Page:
“The scoring is based mostly on information provided by the companies themselves, and Ethisphere says its questionnaire should take 30 to 40 minutes to complete. Ethisphere then asks companies for documentation to support survey answers and reviews other sources, such as news articles, court records, and Consumer Reports. Ethisphere says it reviewed more than 10,000 corporations for last year’s list.
Brigham acknowledges that the system is imperfect. “Could they be lying to us?” he says. “Sure, they could. … Over time, we’re going to have to figure out how to verify that. And no one is going to pay us to verify it, and if we try to charge them to verify it, we’re going to have reporters like you make it sound like we’re getting paid off.”
Ethisphere says its methodology was developed with the help of a panel of independent experts. But as I dialed up half a dozen of the 20 committee members, I found only one (George Ash) who said he actually contributed to shaping the methodology. Others said they made a suggestion that wasn’t heeded (Thomas Donaldson), or didn’t seriously analyze the methodology (Patrick Barwise, John Dienhart, Chris MacDonald), or didn’t know they were on the panel (Karen Paul). Ethisphere says that it assumed panel members who didn’t respond to its queries simply agreed with the methodology and that each member explicitly agreed to be on the panel. Since my inquiries, Ethisphere has named a new, smaller panel, and none of the people I spoke to are still on it.”
“It’s tempting, of course, to dismiss all this as just corporate window-dressing, and in fact Canadian ethicist Chris MacDonald, who until recently was on Ethisphere’s advisory panel, warned me to take such awards “with a grain of salt.” And then there are people like Gretchen Winter, former ethics officer for “World’s Most Ethical” winner Baxter International and current director of the Center for Professional Responsibility in Business and Society at the University of Illinois. Winter says the institute’s conflicts of interest and reliance on self-reported information make its awards “less credible.” At the same time, she says, the awards help in “advancing the conversation about ethics and compliance programs in the executive suites and boardrooms.”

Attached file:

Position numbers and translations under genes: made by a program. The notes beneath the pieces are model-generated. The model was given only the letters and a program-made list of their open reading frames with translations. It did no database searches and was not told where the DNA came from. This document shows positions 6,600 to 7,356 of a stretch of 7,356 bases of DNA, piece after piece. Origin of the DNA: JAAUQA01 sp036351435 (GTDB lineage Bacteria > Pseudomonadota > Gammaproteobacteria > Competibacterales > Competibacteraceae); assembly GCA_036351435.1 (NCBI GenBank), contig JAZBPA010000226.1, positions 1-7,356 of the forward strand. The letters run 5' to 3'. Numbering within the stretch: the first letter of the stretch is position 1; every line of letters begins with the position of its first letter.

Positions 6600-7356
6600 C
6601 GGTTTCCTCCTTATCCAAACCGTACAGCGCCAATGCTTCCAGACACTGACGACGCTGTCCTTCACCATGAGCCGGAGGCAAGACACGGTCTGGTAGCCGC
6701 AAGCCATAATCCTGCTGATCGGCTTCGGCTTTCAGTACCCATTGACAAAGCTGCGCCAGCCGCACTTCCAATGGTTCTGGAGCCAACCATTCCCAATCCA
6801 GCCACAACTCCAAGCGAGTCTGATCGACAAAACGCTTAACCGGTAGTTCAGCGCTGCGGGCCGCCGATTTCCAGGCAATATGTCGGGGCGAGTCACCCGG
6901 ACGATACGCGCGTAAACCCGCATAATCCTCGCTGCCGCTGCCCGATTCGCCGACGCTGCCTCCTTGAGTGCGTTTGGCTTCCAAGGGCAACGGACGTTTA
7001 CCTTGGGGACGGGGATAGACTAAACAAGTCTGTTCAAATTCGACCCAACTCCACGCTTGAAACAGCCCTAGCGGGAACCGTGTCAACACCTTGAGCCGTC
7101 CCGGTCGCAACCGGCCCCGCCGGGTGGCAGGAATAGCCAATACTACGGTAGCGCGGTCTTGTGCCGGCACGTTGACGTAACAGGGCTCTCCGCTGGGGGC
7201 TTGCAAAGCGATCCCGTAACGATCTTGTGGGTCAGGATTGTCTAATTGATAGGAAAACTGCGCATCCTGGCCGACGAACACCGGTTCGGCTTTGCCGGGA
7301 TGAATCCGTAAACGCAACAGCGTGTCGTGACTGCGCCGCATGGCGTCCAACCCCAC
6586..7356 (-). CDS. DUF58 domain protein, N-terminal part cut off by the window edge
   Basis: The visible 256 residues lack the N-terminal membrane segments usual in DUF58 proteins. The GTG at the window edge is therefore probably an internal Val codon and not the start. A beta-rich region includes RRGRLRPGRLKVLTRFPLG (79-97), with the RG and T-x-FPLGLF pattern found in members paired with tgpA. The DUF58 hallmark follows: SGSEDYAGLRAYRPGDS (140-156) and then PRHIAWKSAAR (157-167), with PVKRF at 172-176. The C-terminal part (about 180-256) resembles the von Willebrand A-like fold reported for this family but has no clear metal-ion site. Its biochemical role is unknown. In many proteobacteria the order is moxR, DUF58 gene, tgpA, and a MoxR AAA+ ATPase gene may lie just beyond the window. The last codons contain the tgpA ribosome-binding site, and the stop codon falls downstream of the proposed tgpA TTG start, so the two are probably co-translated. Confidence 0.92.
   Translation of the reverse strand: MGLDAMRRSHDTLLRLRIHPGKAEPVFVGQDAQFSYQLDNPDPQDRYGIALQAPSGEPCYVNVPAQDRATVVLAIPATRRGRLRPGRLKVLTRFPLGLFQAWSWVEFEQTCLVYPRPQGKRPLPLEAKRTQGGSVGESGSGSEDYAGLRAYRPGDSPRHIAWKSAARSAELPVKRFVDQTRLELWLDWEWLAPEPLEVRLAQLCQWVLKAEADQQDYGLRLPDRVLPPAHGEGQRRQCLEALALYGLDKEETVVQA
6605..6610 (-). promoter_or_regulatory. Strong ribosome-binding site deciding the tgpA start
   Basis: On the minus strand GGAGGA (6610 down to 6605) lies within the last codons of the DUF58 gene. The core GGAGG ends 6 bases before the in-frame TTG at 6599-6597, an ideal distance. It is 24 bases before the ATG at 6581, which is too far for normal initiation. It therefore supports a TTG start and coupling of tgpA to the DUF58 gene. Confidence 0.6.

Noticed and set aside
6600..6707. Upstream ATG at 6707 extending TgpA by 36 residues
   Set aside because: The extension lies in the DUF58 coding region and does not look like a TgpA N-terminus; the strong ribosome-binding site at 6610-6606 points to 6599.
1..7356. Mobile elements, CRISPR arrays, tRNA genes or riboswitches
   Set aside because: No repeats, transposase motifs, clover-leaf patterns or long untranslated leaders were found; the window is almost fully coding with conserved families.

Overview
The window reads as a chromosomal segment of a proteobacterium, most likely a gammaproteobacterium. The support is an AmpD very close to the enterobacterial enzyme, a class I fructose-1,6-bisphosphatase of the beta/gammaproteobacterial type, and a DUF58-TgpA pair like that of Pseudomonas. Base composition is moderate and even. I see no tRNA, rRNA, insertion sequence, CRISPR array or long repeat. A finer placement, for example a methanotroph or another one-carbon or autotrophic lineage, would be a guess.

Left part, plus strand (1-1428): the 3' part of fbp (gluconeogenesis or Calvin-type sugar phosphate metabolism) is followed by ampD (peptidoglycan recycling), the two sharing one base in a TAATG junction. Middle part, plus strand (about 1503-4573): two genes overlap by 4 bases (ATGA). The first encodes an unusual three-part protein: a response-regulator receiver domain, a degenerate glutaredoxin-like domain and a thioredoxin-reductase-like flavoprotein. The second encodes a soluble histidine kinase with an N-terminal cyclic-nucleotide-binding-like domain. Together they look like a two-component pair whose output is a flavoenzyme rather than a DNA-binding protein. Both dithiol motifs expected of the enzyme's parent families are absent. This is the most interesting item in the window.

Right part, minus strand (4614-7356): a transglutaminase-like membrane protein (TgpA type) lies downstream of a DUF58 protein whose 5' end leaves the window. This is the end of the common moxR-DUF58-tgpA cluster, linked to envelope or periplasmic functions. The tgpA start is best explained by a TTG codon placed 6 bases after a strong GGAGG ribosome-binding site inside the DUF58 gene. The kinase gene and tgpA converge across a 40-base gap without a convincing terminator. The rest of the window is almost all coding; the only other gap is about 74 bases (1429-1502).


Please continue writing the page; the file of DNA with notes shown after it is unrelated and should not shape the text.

They may just as easily be used, however, to squelch conversation. Last year, while working on another story, I was interviewing a corporate spokesman about allegations of fraud against his company and government fines for a radioactive waste spill. He sent me a press release trumpeting the news that Ethisphere had named his engineering and construction firm, CH2M Hill, one of the “World’s Most Ethical.” It “speaks for itself,” he said. If only he knew.”
From the LA Times.
“The ethics of firms paying to be honored for ethics
“It’s apparently a point of honor among some corporations to be named one of the World’s Most Ethical Companies. There already are rankings, after all, for the World’s Most Admired Companies and the Best Companies to Work For.
Blue Shield issued a press release in March saying that it had been recognized as one of the World’s Most Ethical Companies for the third year in a row. The company said the honor had been earned because of Blue Shield’s “strong culture of ethical behavior and integrity.”
Dozens of other companies issued similar press releases around the same time. Waste Management, the garbage-disposal company that in 2011 paid $7.5 million to settle charges that it broke Massachusetts environmental laws, touted its inclusion among the World’s Most Ethical Companies.
So did Eastman Chemical, which faces lawsuits alleging that it did not adequately warn of the dangers of a chemical that spilled into a West Virginia river earlier this year, leaving more than 300,000 people without water for days.”
“Apparently, Blue Shield and Ethisphere haven’t quite grasped that the appearance of a conflict can be just as troubling as an actual conflict.
Nor do they seem to understand that the awarding of an ethics accolade to a company that gives you money just doesn’t pass the smell test.
Hey, remember when things like ethics mattered?
Blue Shield doesn’t. Neither does the Ethisphere Institute.”